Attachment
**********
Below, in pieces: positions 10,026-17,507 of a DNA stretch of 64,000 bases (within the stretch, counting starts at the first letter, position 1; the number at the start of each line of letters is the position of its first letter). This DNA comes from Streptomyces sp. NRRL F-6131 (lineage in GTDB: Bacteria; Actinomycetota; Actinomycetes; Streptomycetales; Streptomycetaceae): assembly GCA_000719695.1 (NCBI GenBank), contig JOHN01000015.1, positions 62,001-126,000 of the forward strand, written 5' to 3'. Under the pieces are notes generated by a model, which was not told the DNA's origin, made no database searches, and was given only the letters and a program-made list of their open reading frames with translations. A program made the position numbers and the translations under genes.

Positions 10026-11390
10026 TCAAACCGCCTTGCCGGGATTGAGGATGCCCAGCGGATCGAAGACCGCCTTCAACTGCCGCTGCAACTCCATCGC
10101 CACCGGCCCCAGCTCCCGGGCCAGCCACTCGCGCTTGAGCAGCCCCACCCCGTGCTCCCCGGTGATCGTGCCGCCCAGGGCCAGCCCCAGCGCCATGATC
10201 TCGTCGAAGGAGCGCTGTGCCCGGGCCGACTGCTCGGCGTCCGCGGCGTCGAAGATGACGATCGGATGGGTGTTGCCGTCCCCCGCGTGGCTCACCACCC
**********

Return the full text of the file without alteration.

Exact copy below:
Below, in pieces: positions 10,026-17,507 of a DNA stretch of 64,000 bases (within the stretch, counting starts at the first letter, position 1; the number at the start of each line of letters is the position of its first letter). This DNA comes from Streptomyces sp. NRRL F-6131 (lineage in GTDB: Bacteria; Actinomycetota; Actinomycetes; Streptomycetales; Streptomycetaceae): assembly GCA_000719695.1 (NCBI GenBank), contig JOHN01000015.1, positions 62,001-126,000 of the forward strand, written 5' to 3'. Under the pieces are notes generated by a model, which was not told the DNA's origin, made no database searches, and was given only the letters and a program-made list of their open reading frames with translations. A program made the position numbers and the translations under genes.

Positions 10026-11390
10026 TCAAACCGCCTTGCCGGGATTGAGGATGCCCAGCGGATCGAAGACCGCCTTCAACTGCCGCTGCAACTCCATCGC
10101 CACCGGCCCCAGCTCCCGGGCCAGCCACTCGCGCTTGAGCAGCCCCACCCCGTGCTCCCCGGTGATCGTGCCGCCCAGGGCCAGCCCCAGCGCCATGATC
10201 TCGTCGAAGGAGCGCTGTGCCCGGGCCGACTGCTCGGCGTCCGCGGCGTCGAAGATGACGATCGGATGGGTGTTGCCGTCCCCCGCGTGGCTCACCACCC